2013-11-08 17.09.04There final visit of the program was to Itoigawa’s Kaiyo High School, located in the Nou District, to observe a training session of the local world champion sumo team. The students seemed to be very impressed with the performance, and one student even accepted the challenge of the local grand champion:

P1920213We were all very sad to see them go, but we hope they enjoyed their time here in Itoigawa and look forward to more student exchanges in the future.



Let’s hope for many more years of close friendship between Hong Kong and Itoigawa.











Oct 182013


Good afternoon from the Itoigawa Geopark!

We have a chilly, but sunny day today in the Itoigawa Geopark. The typhoon which caused so much damage in other parts of the country has passed us. Our thoughts go out to those in affected areas.

Last weekend, the Itoigawa Coast Geosite hosted a Railroad Festival in front of Itoigawa Station. The weather was absolutely perfect and the turnout was fantastic.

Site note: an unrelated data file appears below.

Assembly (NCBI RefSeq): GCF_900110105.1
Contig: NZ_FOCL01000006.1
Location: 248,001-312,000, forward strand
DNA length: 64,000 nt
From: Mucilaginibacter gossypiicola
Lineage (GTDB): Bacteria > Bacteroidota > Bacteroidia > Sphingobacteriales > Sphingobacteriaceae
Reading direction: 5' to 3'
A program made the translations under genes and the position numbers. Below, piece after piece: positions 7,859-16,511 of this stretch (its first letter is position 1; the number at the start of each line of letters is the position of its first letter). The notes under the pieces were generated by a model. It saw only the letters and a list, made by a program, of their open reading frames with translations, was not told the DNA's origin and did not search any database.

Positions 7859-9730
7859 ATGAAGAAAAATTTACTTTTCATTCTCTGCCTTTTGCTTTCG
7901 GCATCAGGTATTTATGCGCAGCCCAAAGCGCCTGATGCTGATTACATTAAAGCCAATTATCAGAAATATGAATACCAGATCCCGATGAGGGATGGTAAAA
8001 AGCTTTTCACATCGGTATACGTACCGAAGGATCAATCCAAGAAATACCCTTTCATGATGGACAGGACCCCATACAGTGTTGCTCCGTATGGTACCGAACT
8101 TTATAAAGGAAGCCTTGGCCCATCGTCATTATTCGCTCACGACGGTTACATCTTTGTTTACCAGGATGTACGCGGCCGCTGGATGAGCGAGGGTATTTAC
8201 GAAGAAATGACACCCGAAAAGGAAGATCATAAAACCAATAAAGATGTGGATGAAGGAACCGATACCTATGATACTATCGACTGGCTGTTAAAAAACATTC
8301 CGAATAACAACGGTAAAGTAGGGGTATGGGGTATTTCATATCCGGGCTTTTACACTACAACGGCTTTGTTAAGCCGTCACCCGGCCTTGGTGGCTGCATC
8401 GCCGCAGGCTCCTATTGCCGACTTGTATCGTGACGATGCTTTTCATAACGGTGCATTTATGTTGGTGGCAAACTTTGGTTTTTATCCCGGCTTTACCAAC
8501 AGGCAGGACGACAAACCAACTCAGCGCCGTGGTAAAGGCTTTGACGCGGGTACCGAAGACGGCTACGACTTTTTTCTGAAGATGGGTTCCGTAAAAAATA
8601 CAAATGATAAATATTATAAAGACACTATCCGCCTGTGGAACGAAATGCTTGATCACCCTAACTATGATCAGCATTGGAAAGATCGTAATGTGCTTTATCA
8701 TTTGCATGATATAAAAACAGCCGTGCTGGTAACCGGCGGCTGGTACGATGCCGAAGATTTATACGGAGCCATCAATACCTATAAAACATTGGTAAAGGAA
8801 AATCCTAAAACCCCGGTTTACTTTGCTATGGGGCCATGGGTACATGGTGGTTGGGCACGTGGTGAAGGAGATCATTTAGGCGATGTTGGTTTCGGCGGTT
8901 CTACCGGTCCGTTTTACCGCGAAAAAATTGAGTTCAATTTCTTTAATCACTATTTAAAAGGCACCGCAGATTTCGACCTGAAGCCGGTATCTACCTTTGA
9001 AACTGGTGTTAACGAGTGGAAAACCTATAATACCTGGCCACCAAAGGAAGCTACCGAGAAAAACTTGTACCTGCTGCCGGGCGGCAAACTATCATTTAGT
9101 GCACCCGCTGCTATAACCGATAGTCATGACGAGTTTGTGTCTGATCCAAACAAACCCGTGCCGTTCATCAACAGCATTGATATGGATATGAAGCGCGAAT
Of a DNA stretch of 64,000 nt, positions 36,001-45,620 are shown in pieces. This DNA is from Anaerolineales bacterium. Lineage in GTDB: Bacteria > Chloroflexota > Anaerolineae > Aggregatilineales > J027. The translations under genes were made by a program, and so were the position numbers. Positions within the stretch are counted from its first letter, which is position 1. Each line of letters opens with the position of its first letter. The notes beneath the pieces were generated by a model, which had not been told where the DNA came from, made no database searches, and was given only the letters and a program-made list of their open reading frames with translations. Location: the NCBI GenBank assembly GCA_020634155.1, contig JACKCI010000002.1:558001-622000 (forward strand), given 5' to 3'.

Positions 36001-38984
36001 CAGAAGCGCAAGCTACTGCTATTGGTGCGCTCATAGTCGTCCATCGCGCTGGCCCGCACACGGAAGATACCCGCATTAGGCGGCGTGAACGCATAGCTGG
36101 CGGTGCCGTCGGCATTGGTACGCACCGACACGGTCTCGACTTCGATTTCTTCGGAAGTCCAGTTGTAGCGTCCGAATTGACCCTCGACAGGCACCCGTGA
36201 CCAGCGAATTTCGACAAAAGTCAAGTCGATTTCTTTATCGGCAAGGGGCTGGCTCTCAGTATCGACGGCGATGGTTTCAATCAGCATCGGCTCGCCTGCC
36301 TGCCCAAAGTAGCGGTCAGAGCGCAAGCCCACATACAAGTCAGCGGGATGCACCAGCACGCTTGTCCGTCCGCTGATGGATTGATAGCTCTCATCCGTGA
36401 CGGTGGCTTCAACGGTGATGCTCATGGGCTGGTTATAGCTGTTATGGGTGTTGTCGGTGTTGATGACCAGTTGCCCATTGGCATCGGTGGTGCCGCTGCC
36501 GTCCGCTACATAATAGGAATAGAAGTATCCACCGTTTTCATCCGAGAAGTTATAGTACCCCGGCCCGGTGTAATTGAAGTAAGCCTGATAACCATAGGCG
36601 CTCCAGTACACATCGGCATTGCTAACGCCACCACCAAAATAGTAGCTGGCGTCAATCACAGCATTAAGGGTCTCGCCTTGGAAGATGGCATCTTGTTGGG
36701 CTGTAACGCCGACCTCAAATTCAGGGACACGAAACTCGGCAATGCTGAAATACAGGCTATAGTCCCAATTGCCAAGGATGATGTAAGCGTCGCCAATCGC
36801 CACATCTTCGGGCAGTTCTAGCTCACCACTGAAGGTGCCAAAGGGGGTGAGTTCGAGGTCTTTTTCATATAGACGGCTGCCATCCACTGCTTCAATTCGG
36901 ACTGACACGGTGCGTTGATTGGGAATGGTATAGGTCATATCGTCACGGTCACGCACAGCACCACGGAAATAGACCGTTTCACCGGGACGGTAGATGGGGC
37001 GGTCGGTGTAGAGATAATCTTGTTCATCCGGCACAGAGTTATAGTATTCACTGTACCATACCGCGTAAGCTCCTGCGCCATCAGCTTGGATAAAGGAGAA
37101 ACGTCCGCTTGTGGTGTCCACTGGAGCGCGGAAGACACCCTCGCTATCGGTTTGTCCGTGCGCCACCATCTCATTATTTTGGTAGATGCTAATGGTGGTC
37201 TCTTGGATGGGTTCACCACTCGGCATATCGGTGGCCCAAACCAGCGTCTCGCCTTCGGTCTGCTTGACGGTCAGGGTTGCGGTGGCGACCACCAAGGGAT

A variety of events were planned for the festival, which celebrated the 100th anniversary of the Hokuriku Main Line which services Itoigawa. A relay event was held from Omi Station to Itoigawa Station, to commemorate the laying of the last section of track which completed the Hokuriku Line, film and television star (and Itoigawa native!) Masaru Nagai participated in the relay and gave autographs.

The local Geo☆Girls idol group gave a variety of performances, along with Hisui Taiko, one of Itoigawa’s local taiko drum groups.

tetu03And a miniature steam train offered rides for children.

Itoigawa’s gourmet delight, Black Yakisoba, was so popular at the event that the stand completely sold out. With such an excellent turnout, we are even more excited for the upcoming opening of the Hokuriku  Bullet Line.



Aug 122013

Good morning, everyone, from the Itoigawa Global Geopark! It’s shaping up to be another sweltering August Day today, but we’re all working hard here in the office!

Last week, I was unable to write a blog about it, but this morning I would like to share with you one of Itoigawa’s largest summer festivals which was held here on the 3rd:  The Omanta Festival.

Omanta Festival Dancers

Community members join in the dancing that forms the main event at the Omanta Festival.